So You’ve Decided to Spend Money for Fiscal Stimulus…How It Should Be Done
November 24, 2008
So it appears as if Pres.-Elect Obama and Democrats in Congress have decided that a huge spending spree by government is necessary to help the short-run macroeconomy. It's classic Keynesian economics, which says that in the short-run, government should deficit-spend in order to spur aggregate demand and to therefore get the macroeconomy out of the current downturn.
But there is no free lunch. All of this spending must be paid for down the road. Now Keynesian models would argue that some of the spending is offset by the fact that revenue will increase in the short-run above what it otherwise would have been due to the fact that the short-run downturn "market failure" is corrected.
But what is the best way for government to boost aggregate demand if we are going to do it? I mean we could pay people to dig ditches and then pay others to fill them up, but that doesn't do much in terms of creating long-term wealth (besides the possible public good of "getting the economy moving" that some would argue). A benevolent government that is truly looking out for the interest of its citizens should increase short-run spending on projects that are already slated to happen in the medium-term. In other words, when possible, governments should push forward projects that are slated to occur a few years down the road anyway. In this way, a significant financing mechanism is already built-in for the short-run stimulus: it is financed by future decreases in government spending. (Similar to accelerating depreciation, the net cost to government is only the difference in the time value of money for a few years.)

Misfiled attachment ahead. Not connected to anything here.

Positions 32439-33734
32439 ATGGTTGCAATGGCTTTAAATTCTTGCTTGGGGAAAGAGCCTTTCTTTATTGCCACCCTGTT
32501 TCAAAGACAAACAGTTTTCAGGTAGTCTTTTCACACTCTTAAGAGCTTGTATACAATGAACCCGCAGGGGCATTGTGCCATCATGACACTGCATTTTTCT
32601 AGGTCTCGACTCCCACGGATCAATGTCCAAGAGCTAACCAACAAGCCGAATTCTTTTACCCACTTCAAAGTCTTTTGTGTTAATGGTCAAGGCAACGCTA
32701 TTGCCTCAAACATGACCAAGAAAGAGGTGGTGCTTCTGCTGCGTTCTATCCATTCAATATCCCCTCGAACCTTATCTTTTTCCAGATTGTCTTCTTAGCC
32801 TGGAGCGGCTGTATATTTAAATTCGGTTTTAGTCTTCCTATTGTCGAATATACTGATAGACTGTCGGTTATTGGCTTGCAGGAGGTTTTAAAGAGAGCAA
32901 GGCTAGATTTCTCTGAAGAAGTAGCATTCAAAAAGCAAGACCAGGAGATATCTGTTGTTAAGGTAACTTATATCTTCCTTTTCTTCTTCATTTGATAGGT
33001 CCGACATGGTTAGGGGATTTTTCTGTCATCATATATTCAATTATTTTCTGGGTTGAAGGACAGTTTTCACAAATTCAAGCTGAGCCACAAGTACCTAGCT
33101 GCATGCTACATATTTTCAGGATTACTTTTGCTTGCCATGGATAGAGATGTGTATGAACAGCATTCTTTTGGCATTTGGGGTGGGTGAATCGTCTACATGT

Some Democrats in Congress may not like this suggestion because it would involve spending actually falling at some point. One of the scary possibilities that comes out of Keynesian policies (despite the question of their effectiveness which has been debated in the economic literature for decades) is a possible endowment effect (also status quo bias) whereby once government spends money on X, it can be difficult to lower it even if you only meant initially to have the increase be temporary. (The same is true for many special tax provisions.)